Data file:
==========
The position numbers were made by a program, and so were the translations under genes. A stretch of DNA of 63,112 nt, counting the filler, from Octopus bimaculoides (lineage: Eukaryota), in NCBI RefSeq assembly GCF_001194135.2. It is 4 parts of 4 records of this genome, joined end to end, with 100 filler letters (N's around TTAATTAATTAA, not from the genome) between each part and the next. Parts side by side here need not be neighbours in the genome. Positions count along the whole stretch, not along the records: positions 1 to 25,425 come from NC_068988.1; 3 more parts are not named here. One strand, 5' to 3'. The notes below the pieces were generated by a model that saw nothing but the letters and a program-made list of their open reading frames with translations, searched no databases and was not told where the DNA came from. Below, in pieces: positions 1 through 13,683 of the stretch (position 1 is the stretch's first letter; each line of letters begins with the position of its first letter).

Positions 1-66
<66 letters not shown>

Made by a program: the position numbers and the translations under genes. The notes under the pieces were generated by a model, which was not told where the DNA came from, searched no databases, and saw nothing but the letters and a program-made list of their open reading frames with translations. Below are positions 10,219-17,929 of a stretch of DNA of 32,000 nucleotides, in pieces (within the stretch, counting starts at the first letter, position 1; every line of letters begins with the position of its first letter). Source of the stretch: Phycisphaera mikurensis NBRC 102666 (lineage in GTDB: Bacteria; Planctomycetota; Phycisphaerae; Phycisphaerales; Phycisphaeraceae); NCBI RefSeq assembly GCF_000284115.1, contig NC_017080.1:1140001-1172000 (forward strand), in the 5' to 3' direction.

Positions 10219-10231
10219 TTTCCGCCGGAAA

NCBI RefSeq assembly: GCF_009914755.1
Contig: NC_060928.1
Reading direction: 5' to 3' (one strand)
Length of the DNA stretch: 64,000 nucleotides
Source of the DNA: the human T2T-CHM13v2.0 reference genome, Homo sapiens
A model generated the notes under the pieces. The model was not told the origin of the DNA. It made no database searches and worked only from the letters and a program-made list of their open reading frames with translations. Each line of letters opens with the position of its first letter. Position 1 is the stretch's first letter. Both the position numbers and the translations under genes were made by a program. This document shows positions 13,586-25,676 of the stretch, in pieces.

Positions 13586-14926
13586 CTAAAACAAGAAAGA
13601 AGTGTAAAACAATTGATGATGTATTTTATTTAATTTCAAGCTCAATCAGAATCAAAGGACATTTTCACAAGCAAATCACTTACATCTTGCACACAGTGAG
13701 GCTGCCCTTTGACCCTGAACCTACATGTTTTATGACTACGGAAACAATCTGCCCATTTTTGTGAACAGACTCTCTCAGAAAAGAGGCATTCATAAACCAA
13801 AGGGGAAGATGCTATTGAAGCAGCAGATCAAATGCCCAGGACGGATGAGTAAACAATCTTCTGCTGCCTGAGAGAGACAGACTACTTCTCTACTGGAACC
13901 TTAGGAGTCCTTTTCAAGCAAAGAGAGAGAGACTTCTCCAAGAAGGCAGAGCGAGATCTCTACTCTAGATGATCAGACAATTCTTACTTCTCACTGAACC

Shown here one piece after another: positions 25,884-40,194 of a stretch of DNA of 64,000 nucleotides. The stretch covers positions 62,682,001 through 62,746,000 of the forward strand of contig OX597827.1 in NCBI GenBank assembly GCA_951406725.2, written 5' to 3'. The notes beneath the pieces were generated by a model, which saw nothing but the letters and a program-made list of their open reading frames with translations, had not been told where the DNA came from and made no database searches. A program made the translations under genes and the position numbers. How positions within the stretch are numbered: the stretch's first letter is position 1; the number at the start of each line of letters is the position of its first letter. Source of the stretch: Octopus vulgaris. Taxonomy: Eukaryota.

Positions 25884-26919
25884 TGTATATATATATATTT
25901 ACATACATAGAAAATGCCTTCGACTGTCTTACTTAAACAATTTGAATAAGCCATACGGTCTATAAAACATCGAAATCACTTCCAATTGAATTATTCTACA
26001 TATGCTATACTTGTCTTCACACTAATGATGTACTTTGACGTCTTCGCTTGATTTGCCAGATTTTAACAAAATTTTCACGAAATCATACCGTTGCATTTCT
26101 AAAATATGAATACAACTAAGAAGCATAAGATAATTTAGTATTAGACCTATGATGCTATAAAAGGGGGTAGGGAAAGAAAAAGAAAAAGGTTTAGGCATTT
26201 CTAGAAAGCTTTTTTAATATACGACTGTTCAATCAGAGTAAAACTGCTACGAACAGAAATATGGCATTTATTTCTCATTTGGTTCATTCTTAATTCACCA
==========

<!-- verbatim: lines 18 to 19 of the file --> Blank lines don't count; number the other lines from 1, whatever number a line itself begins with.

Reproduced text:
13901 TTAGGAGTCCTTTTCAAGCAAAGAGAGAGAGACTTCTCCAAGAAGGCAGAGCGAGATCTCTACTCTAGATGATCAGACAATTCTTACTTCTCACTGAACC

Shown here one piece after another: positions 25,884-40,194 of a stretch of DNA of 64,000 nucleotides. The stretch covers positions 62,682,001 through 62,746,000 of the forward strand of contig OX597827.1 in NCBI GenBank assembly GCA_951406725.2, written 5' to 3'. The notes beneath the pieces were generated by a model, which saw nothing but the letters and a program-made list of their open reading frames with translations, had not been told where the DNA came from and made no database searches. A program made the translations under genes and the position numbers. How positions within the stretch are numbered: the stretch's first letter is position 1; the number at the start of each line of letters is the position of its first letter. Source of the stretch: Octopus vulgaris. Taxonomy: Eukaryota.